3. Results and discussion

3.1 Network output and quantitative analysis

From the network output results shown in Fig. 6, it can be seen that the edges of the objects which represent high-frequency information are highlighted in the ground truth and the output of the network. Besides that, it can be also found that the resolution of dark-field image is higher than that of bright-field image, which coincides with the theoretical analysis and the real. The high-resolution output results of polystyrene microsphere testify that our method is different from the works that obtain high-contrast images using filters mentioned before. The curve in the upper right corner of each image is the normalized intensity distribution along the dashed line. The bright-field intensity profile is inverted (i.e., the peak represents the dark part in the image) in the results of polystyrene microsphere to make easy comparison with the dark-field results. In addition to the output constrained by real dark-field information, the network is able to suppress the noise by observing the intensity curve, which becomes smoother. This is due to the denoising effect of deep-learning [45,46].

 figure: Fig. 6.

Fig. 6. Results of 1951 USAF target and polystyrene microsphere. Network input, output and ground truth of different parts of samples are shown. The intensity normalized distribution along the dashed line is displayed in the upper right corner.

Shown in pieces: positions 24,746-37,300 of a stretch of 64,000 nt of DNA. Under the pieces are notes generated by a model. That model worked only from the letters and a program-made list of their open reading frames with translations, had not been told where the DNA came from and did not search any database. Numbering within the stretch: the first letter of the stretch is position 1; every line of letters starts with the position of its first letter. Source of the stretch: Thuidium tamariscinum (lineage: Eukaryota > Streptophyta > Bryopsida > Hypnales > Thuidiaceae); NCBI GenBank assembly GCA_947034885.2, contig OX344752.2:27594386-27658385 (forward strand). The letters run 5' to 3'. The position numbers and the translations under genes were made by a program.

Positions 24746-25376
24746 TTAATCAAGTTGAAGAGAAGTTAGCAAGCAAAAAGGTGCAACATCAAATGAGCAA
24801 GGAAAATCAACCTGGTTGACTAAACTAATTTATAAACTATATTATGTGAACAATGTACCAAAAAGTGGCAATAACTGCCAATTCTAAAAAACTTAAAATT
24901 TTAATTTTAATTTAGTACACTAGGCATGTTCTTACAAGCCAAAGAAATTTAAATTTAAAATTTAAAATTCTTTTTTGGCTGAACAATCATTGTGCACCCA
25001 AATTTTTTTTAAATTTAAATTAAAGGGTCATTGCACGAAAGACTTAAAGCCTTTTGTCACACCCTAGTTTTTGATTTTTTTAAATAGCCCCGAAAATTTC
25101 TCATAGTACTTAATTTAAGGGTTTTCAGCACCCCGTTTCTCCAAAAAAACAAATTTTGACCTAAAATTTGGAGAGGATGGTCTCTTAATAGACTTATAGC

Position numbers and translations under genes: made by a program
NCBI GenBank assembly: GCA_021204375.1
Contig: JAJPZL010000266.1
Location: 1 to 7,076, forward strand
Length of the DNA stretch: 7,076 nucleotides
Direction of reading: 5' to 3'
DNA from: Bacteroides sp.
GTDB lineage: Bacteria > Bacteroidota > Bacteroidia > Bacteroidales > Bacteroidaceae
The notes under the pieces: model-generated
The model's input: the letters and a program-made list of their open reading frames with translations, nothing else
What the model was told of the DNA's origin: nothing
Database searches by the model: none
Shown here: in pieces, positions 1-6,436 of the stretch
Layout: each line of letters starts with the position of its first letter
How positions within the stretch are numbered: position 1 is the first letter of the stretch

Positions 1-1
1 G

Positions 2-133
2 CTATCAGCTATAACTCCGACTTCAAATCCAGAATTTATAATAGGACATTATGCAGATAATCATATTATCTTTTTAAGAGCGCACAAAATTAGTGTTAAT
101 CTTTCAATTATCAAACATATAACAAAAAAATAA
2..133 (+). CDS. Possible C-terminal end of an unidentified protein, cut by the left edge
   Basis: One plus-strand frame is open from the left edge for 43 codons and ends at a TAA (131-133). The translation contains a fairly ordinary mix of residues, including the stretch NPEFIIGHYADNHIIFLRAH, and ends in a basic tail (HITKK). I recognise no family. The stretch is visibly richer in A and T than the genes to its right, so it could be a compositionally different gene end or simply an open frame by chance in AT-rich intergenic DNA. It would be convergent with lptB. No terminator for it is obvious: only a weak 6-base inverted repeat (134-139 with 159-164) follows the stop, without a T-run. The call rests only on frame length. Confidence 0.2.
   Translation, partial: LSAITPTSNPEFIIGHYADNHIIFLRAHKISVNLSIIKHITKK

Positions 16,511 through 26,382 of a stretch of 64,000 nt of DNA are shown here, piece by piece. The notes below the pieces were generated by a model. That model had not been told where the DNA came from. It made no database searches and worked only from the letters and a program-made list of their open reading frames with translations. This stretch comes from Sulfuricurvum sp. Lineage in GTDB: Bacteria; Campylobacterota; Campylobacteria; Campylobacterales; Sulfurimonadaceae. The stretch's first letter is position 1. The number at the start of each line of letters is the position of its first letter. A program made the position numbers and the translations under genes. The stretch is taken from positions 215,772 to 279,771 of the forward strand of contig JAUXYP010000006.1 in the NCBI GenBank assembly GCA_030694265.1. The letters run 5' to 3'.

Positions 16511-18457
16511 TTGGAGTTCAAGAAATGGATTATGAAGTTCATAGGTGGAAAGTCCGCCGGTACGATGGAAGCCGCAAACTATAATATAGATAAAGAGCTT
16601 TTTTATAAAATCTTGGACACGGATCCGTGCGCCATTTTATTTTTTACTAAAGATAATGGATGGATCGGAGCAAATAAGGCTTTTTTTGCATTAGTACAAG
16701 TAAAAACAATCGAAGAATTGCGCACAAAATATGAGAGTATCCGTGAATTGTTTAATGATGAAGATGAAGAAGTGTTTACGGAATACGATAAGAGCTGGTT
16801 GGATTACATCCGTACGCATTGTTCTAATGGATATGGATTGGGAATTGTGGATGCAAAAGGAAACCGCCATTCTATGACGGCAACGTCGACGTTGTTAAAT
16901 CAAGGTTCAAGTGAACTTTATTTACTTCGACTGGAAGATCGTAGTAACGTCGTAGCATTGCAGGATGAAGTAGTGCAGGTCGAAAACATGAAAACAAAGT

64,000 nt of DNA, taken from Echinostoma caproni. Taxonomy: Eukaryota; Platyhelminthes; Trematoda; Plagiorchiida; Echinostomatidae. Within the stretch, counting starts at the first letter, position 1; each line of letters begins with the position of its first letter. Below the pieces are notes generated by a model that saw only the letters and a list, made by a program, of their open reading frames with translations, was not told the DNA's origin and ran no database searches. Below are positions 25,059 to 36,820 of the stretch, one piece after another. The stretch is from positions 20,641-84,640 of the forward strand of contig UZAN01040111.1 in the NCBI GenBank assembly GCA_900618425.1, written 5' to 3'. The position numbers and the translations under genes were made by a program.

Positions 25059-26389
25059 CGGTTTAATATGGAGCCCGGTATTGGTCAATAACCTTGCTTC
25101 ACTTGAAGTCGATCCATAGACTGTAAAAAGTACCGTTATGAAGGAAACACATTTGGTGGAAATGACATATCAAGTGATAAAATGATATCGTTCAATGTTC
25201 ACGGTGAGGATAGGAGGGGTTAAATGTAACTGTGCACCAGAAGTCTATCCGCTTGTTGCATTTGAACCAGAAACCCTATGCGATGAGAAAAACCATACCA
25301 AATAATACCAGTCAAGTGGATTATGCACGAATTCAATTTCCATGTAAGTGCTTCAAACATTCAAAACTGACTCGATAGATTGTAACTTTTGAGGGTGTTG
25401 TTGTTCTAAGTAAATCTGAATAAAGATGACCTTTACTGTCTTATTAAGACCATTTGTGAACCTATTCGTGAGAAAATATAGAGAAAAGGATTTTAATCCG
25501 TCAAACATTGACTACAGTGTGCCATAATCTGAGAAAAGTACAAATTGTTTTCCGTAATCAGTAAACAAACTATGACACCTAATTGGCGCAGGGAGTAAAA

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Further, we test our method with herbaceous plant stem and axon of Drosophila compound eye samples. The datasets of these samples have undergone the same training and testing process as before. As shown in Fig. 7, unlike flat and uniform non-biological samples, the contours of biological samples are rough and even with folds and protrusions. These features cannot be observed under bright-field conditions are highlighted due to the increased high-frequency edge information in the dark-field image. Results show that the network can retrieve these features from the real dark-field images. The features of different parts are clearly visible in the output numerical dark-field images, but cannot be observed in the bright-field images. So it can be known that not only the contrast of dark-field image is improved but also the resolution is improved by our method due to the increased high-frequency edge information. Similarly, we performed quantitative analysis of the intensity normalization. In the intensity normalization plot on the right in Fig. 7, the black dashed line, purple solid line blue solid line represent the intensity values along the white dashed line in the input, ground truth and output image of part D of each sample, respectively. The intensity plot of the input image is inverted for easy comparison. It can be seen that plots of the output and the ground truth coincide. In addition, the peak-valley difference of the output curve is larger than the ground truth, which means that the output image has higher contrast. Experimental images as ground truth will inevitably be affected by environmental noise. But the network can remove the noise during the training iterations resulting in an increase of the image contrast. To sum up, the network also successfully learned the characteristic information of the real dark-field image of complex biological samples, which is in line with our expectation.